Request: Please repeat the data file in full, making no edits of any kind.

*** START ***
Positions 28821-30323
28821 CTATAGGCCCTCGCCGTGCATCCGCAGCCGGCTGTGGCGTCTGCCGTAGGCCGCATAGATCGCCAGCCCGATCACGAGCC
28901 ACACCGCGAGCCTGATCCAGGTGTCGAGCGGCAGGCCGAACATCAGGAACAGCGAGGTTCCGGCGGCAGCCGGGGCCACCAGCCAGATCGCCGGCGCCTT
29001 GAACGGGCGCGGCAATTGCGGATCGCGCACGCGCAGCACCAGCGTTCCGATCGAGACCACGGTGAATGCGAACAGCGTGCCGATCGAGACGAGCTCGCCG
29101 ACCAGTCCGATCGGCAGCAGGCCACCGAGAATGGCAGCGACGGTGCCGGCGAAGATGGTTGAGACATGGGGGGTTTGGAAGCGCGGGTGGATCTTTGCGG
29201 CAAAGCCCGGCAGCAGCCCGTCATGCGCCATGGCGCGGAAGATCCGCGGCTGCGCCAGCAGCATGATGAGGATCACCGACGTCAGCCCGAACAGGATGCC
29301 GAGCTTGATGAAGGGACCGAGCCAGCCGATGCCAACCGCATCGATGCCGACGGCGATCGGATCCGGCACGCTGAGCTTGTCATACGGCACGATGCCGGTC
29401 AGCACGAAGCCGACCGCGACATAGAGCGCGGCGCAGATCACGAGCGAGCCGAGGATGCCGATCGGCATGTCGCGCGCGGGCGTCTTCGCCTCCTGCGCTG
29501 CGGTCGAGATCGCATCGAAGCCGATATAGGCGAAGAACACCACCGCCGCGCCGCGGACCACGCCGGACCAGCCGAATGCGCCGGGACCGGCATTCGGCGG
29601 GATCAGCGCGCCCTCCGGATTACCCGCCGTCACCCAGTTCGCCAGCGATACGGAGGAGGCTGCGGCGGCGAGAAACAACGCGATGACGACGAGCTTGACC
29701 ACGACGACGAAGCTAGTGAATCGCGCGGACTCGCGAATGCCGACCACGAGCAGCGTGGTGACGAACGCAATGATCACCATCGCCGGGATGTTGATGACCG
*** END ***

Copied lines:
Positions 28821-30323
28821 CTATAGGCCCTCGCCGTGCATCCGCAGCCGGCTGTGGCGTCTGCCGTAGGCCGCATAGATCGCCAGCCCGATCACGAGCC
28901 ACACCGCGAGCCTGATCCAGGTGTCGAGCGGCAGGCCGAACATCAGGAACAGCGAGGTTCCGGCGGCAGCCGGGGCCACCAGCCAGATCGCCGGCGCCTT
29001 GAACGGGCGCGGCAATTGCGGATCGCGCACGCGCAGCACCAGCGTTCCGATCGAGACCACGGTGAATGCGAACAGCGTGCCGATCGAGACGAGCTCGCCG
29101 ACCAGTCCGATCGGCAGCAGGCCACCGAGAATGGCAGCGACGGTGCCGGCGAAGATGGTTGAGACATGGGGGGTTTGGAAGCGCGGGTGGATCTTTGCGG
29201 CAAAGCCCGGCAGCAGCCCGTCATGCGCCATGGCGCGGAAGATCCGCGGCTGCGCCAGCAGCATGATGAGGATCACCGACGTCAGCCCGAACAGGATGCC
29301 GAGCTTGATGAAGGGACCGAGCCAGCCGATGCCAACCGCATCGATGCCGACGGCGATCGGATCCGGCACGCTGAGCTTGTCATACGGCACGATGCCGGTC
29401 AGCACGAAGCCGACCGCGACATAGAGCGCGGCGCAGATCACGAGCGAGCCGAGGATGCCGATCGGCATGTCGCGCGCGGGCGTCTTCGCCTCCTGCGCTG
29501 CGGTCGAGATCGCATCGAAGCCGATATAGGCGAAGAACACCACCGCCGCGCCGCGGACCACGCCGGACCAGCCGAATGCGCCGGGACCGGCATTCGGCGG
29601 GATCAGCGCGCCCTCCGGATTACCCGCCGTCACCCAGTTCGCCAGCGATACGGAGGAGGCTGCGGCGGCGAGAAACAACGCGATGACGACGAGCTTGACC
29701 ACGACGACGAAGCTAGTGAATCGCGCGGACTCGCGAATGCCGACCACGAGCAGCGTGGTGACGAACGCAATGATCACCATCGCCGGGATGTTGATGACCG